Welsh map maker's vision of Persia
Emanuel Bowen was no ordinary Welsh map maker. The cartographer made maps for King George II of Great Britain and Louis XV of France. He'd come a long way from little Tal-y-Llychau (Talley) in Carmarthenshire.
But while he'd be remembered for creating beautiful handcrafted maps for royalty on both sides of the Channel, one of his masterpieces was a map of Persia (above), published in 1747. Bowen was an ambitious visionary. Famed in years previous for drawing up accurate maps of English counties, he wanted to go a step further and created maps of other parts of the world.
Persia in the mid-18th Century was slightly larger than modern day Iran but you can see how it covers most of what we know today as Iraq, Azerbaijan and Armenia; as well as parts of Afghanistan, Turkmenistan and Pakistan. And of course, the 'Persian Sea' is now known as the Gulf of Oman.
At the time, Persia was under the rather turbulent rule of the Afsharid dynasty. Between 1747 and 1748, there were three Shahs; first Nader Shah - who was assassinated after a rebellion, followed by his nephew Adil who lasted less than a year at the top (in 1749, he was captured and tortured to death) and Ebrahim Afshar - he just lasted three months before being kicked out by rebels.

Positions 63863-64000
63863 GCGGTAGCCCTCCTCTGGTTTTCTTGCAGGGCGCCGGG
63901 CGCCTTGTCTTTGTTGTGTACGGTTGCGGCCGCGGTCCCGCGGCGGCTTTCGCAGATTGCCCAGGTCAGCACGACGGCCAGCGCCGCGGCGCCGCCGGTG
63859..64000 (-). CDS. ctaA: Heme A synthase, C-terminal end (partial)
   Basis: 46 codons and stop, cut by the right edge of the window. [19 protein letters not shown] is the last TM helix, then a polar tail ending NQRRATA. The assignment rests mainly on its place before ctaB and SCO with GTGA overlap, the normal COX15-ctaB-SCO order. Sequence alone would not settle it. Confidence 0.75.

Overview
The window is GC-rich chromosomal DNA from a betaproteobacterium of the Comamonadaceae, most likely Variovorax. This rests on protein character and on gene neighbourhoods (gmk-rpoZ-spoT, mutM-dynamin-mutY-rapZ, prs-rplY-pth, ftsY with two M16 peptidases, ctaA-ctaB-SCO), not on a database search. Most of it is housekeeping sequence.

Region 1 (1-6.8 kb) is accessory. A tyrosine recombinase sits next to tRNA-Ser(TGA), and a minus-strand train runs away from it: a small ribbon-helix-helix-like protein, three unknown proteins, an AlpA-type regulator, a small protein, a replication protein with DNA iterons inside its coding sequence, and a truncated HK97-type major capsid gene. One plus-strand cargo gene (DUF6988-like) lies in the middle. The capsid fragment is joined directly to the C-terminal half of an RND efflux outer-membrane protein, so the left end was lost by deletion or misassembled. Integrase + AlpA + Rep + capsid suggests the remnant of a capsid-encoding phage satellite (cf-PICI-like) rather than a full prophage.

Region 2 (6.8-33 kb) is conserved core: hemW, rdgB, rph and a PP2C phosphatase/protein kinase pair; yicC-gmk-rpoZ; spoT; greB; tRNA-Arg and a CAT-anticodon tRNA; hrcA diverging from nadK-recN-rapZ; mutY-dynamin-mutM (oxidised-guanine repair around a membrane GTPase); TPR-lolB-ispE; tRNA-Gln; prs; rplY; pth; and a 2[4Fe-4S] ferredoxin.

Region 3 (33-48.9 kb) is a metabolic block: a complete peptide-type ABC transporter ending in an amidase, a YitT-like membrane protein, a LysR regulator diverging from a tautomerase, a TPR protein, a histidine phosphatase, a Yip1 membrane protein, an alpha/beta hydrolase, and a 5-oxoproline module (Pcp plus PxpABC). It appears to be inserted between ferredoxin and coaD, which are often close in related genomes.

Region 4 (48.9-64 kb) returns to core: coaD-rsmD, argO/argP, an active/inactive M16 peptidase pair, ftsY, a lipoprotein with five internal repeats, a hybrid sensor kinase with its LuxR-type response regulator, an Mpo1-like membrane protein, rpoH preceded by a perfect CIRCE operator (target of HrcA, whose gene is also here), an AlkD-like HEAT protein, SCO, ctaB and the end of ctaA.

Things calmed a little after, under the reign of Shahrokh Shah, despite being given the role at 14 years of age. At least he was Shah from that point until his death nearly 50 years later (even if he was overthrown for a small period at the start of his reign).
And we thought 2020 was dramatic.